- Sustainability can be a path to success
- Protecting the environment saves resources and money
- Sustainable stocks are increasingly attractive
"The social responsibility of business is to increase its profits," said U.S. economist Milton Friedman in 1970. Many investors are afraid that if a company starts to account for so-called ‘soft’ factors such as the environment, it risks losing money. This entrenched corporate bias against sustainable strategy is hard to shift. Protecting the environment and involving employees in decision-making? Although policies like these look good, for some investors they smack of poor performance: a sustainable corporate policy is expensive, it slows down decisions etcetera. Added to which sustainable companies come under scrutiny to comply with ESG criteria: do they care about the environment, look after their employees and demonstrate good corporate governance, for example?
Many private investors therefore do not believe that sustainable companies can be competitive. Less than ten percent of the financial inflows into sustainable securities come from private investors (it comes mainly from institutional investors), according to figures published by the Sustainable Investment Forum
12.4% Source: Total Societal Impact: A New Lense for Strategy, Boston Consulting Group, 2017
The profit margin of companies with a top ESG rating were up to 12.4 percentage points higher than those of the median performers.
What advantages do ethical investments offer?
However, studies show that an ethical and sustainable strategy often makes companies more successful than their competitors. In a meta-study conducted by DWS and the University of Hamburg in 2015, more than 2,000 studies were evaluated that looked at the relationship between ESG criteria and company performance. The result: almost 50 percent of the studies found a positive correlation.
The reasons given are highly plausible: companies which operate ethically and sustainably are thinking longer-term than their competitors, have to pay fewer fines because they adhere to environmental and social standards, and tend to be more innovative because of good management. They are often more stable than other companies, have fewer unplanned expenditures and enjoy a better public image.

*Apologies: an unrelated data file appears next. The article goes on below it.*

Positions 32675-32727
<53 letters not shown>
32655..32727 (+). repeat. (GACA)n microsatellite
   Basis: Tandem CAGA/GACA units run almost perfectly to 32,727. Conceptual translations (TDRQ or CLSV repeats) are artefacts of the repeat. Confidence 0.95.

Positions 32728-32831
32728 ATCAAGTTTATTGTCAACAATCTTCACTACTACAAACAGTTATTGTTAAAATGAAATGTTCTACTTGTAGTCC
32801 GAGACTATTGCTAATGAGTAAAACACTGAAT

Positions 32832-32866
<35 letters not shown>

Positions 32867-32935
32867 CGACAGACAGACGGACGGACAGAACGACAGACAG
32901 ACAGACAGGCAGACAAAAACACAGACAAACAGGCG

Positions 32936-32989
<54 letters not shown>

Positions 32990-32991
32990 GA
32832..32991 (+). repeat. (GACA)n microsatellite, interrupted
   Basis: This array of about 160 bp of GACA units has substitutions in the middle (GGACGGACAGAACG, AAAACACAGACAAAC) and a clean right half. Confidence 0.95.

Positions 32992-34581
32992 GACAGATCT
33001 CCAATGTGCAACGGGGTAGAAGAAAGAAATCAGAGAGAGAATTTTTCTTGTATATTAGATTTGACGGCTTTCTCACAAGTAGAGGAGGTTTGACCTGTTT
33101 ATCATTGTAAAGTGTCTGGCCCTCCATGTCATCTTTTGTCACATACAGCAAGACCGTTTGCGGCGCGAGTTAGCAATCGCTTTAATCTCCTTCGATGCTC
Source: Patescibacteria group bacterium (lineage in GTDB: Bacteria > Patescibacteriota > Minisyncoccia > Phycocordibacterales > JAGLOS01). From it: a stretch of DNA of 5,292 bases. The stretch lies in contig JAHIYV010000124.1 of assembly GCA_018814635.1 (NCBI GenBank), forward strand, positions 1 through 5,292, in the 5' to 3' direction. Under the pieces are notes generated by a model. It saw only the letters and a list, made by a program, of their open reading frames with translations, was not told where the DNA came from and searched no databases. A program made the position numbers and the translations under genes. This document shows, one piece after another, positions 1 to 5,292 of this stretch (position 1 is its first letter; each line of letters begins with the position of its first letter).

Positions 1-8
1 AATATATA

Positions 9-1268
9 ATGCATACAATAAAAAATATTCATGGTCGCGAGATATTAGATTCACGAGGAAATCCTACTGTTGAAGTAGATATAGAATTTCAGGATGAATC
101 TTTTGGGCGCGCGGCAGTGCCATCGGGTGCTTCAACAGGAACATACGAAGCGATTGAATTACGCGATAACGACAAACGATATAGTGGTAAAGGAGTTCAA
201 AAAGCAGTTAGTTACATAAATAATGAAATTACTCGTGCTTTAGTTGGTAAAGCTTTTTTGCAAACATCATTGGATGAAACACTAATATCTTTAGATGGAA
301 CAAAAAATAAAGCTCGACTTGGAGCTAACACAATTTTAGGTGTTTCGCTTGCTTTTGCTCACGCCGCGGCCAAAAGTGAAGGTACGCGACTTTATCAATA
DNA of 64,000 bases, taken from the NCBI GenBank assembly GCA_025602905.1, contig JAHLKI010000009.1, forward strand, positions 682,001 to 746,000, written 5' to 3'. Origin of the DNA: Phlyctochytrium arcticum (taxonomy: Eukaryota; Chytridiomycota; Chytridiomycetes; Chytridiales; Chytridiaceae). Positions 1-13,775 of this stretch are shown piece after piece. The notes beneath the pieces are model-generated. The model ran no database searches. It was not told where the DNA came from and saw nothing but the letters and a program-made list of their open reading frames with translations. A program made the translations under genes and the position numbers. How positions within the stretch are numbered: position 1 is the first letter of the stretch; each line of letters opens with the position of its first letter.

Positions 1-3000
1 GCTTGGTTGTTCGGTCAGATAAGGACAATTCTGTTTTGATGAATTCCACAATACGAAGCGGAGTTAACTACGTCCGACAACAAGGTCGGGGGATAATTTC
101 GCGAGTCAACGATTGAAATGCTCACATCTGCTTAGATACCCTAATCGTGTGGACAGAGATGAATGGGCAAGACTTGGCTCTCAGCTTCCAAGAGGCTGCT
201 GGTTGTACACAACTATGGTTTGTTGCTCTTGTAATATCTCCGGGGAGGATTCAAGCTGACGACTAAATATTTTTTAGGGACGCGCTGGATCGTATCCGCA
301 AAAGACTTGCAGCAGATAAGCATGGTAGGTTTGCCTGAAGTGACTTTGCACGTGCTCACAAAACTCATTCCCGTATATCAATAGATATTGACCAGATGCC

Why being frugal pays off
Furthermore, those who use their resources sparingly have lower costs. The German drugstore giant DM, for example, has been using green electricity since 2012 to save energy (some of which it generates with its own photovoltaic and small wind turbines). Meanwhile, IT service provider Auticon focuses on inclusion by employing mainly autistic people. Not only has it made good on its social commitment in the eyes of its customers, but it benefits from the unique skills of its employees. Following this unusual approach, Auticon has grown steadily since it was founded in 2011 and now employs 200 people in six countries.[[DISLCAIMER:Source: Company Details, https://auticon.de/unternehmen (15.02.2019)]]
How does sustainability affect share price?
ESG can pay off for investors. Companies that adhere to sustainability standards usually have lower capital costs and perform better economically than other companies. That's why a sustainable strategy has a positive impact on a company's share price, according to a meta-study conducted by Oxford University in 2015. The latest figures from Oekom Research also back this up: their analysts compared the performance of shares in their Prime Portfolio (391 listed companies with high market capitalization and a sustainable strategy rated ‘best-in-class’) with the MSCI World share index with very positive results (see graphic). The Oekom Prime Portfolio consists of 391 listed companies with high market capitalisation, which Oekom previously selected from around 5,800 global company issuers because they performed best according to ecological and social criteria (best-in-class approach within an industry). They have the so-called "Prime" status and thus make up Oekom's Prime Portfolio.
How successful were green investments?
So, should investors be singing, "green, green, green is the colour of my shares"? As with all equity investments, the value of sustainable equities fluctuates, of course. But a glance back at the historical performance of ESG companies should provide ample cause for optimism. It turns out that a green corporate strategy more often results in solid black figures, not red ones.
All statements of opinion reflect the current assessment of DWS International GmbH and are subject to change without notice. Forecasts are not a reliable indicator of future performance. Forecasts are based on assumptions, estimates, opinions and hypothetical performance analysis, therefore actual results may vary, perhaps materially, from the results contained here. Past performance, actual or simulated, is not a reliable indication of future performance.
DWS International GmbH as of March 13, 2019
CRC 065203 (02/2019)